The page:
The UK’s ‘banned list’ and pre-emptive retribution
Cranmer is not sure why only 16 were named out of the 22 who were excluded between October ‘08 – March ’09. It is reported that ‘the public interest was against naming’ the remaining six. Perhaps it is a little recompense to the democratically-elected Dutch MP Geert Wilders whose democratic credentials have been thoroughly and unjustly trashed by being refused entry to the UK along with those who have indeed incited violence and murder.
But Cranmer is more than a little irritated that the Home Secretary Jacqui Smith said that ‘coming to the UK should be a privilege’.
It is rather a pity that it has ceased to be so. EU ‘nationals’ are at liberty to come to the UK to abuse social provision with impunity. Coming to the UK is no longer a privilege; it is a manifest right for millions of people who owe absolutely nothing to Britain and are obliged to respect nothing of her history, culture or traditions.
Some people on this list have broken no law. Of course, freedom of speech has limits: incitement being a very obvious one. But when Ms Smith talks of the law-abiding among these people who have ‘clearly overstepped the mark’, it becomes clear that the interpretation and application of statute law is no longer the boundary by which guilt is determined. There is a ‘mark’ which may be ‘overstepped’ before one has actually broken the law.
The Home Secretary explains that she will not allow people into the UK ‘who are going to propagate the sort of views... that fundamentally go against our values’. The ban, she insists, ‘enables people to see the sorts of unacceptable behaviour we are not willing to have in this country’.
But the problem is that it does nothing of the sort. It is impossible to discern any coherent set of ‘values’ from the Labour’s banned list, other than those with which the Home Secretary herself happens to disagree. People are now excluded not because of what they have done but because of what they may do. It is now an offence to be ‘likely to stir up tension’.
There is no doubt that some on this list are among the most odious and repugnant of humanity, yet being odious and repugnant is not a crime. Those from the Westboro Baptist Church may exist beyond the fringe of social acceptability, but there are those who might assert that homosexuals do the same. This is not (before Cranmer is besieged by abusive emails) a plea for their admission – for theirs is not a cause of love but a controversy of self-righteousness. But the Government line does not run straight.
Individuals are usually barred from entering the UK because his or her presence ‘is not conducive to the public good’. The Government supports freedom of expression, ‘but believes it needs to be exercised responsibly’. They will therefore ‘continue to oppose extremism in all its forms’.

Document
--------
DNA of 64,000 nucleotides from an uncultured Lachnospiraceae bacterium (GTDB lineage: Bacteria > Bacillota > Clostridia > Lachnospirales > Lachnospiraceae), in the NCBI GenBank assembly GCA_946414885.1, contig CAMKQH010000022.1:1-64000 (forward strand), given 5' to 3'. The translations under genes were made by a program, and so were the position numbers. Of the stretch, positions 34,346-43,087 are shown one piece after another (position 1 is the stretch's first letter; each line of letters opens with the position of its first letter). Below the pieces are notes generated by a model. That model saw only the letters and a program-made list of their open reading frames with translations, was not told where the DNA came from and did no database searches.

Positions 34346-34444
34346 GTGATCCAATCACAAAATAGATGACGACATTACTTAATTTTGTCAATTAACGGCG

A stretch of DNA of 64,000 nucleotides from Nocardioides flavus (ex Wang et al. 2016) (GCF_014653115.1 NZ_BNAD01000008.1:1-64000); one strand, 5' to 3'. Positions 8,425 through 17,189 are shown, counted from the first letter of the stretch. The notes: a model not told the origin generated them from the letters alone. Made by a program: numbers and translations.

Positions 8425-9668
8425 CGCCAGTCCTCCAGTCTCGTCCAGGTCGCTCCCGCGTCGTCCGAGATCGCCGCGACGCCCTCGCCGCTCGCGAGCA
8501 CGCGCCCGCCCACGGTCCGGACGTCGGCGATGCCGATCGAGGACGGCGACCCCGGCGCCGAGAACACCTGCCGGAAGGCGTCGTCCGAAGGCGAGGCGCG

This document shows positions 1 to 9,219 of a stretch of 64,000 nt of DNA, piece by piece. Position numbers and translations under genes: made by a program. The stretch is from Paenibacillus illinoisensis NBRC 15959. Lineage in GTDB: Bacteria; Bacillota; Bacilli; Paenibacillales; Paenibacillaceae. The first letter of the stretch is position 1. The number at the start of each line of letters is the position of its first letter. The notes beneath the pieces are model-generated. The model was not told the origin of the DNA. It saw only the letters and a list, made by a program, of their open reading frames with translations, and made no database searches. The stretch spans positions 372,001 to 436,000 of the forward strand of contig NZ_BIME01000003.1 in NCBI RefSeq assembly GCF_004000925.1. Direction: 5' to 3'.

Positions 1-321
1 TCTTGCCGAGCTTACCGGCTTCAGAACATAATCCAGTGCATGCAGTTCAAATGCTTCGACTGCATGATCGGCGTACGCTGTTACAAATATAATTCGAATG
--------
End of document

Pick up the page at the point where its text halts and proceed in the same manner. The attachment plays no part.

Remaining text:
But to oppose extremism in all its forms must (as Cranmer has said before) prevent the Pope from entering the UK. What are ‘our values’ when even Tony Blair refers to the orthodox Christian beliefs as ‘extremist’?
Pope Benedict is certain to be welcomed to the UK on the occasion of the beatification of Cardinal Newman. Yet he was judged to have tarnished his office with a distinct whiff of anti-Semitism when he reinstated a prayer calling for the conversion of Jews; this was reinforced when he lifted the excommunication on the Holocaust-denying priest Richard Williamson; and then there was the ‘Islamophobia’ of his Regensburg address in 2006, when he quoted a Byzantine emperor who described Islam as ‘evil and inhuman’; And he has said that homosexuality is a ‘strong tendency ordered to an intrinsic moral evil, and thus the inclination itself must be seen as an objective disorder’; he refers to heterosexual marriage as ‘correct living’, and repudiates ‘a legal form of a kind of homosexual marriage’; he asserts that abortion is a grave sin; he stokes ‘xenophobia’ when he states that European multiculturalism is ‘fleeing from what is one's own’; and he opposes gender equality in the workplace.
How can such a man whose preaching and beliefs are so antithetical to ‘our values’ be permitted to set foot in New Labour’s New Britain?
One might hope that Parliament would one day admit a few philosopher-rulers, for the politicians have entered the realm of defending liberalism by illiberal means. The moment the Home Secretary espoused the line that the UK’s liberal democracy should be defended by banning all the hate-filled, nasty, illiberal foreigners, she actually found herself in the uncomfortable position of agreeing with Geert Wilders, though doubtless quite unable to see it.